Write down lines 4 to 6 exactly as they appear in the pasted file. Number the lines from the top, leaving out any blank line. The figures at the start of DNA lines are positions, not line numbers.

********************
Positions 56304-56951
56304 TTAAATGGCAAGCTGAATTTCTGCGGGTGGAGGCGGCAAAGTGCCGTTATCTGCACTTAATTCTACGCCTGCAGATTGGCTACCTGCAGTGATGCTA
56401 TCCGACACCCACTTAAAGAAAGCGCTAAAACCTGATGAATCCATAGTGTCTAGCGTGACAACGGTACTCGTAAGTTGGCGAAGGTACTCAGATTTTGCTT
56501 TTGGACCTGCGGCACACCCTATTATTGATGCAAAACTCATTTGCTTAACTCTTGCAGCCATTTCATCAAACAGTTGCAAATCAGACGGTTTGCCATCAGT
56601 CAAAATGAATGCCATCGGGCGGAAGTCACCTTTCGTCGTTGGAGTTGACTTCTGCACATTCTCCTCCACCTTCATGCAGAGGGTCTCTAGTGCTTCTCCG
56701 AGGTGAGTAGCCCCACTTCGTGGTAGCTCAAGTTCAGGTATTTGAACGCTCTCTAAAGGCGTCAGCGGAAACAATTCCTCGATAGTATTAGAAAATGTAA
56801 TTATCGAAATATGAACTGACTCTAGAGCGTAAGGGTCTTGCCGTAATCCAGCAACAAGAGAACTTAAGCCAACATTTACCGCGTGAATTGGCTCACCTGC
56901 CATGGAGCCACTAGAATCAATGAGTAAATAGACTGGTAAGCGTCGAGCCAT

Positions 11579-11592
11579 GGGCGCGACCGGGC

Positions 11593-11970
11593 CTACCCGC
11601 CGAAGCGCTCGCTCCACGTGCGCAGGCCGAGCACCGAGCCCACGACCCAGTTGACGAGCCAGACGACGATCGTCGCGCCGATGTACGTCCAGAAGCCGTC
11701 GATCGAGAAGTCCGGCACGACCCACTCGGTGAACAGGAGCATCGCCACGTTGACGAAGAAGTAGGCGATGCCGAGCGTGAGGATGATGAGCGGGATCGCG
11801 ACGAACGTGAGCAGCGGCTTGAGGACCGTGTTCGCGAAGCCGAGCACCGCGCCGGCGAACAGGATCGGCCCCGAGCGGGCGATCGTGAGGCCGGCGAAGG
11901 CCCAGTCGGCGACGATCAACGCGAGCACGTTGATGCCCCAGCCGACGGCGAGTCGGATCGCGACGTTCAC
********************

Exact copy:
56501 TTGGACCTGCGGCACACCCTATTATTGATGCAAAACTCATTTGCTTAACTCTTGCAGCCATTTCATCAAACAGTTGCAAATCAGACGGTTTGCCATCAGT
56601 CAAAATGAATGCCATCGGGCGGAAGTCACCTTTCGTCGTTGGAGTTGACTTCTGCACATTCTCCTCCACCTTCATGCAGAGGGTCTCTAGTGCTTCTCCG
56701 AGGTGAGTAGCCCCACTTCGTGGTAGCTCAAGTTCAGGTATTTGAACGCTCTCTAAAGGCGTCAGCGGAAACAATTCCTCGATAGTATTAGAAAATGTAA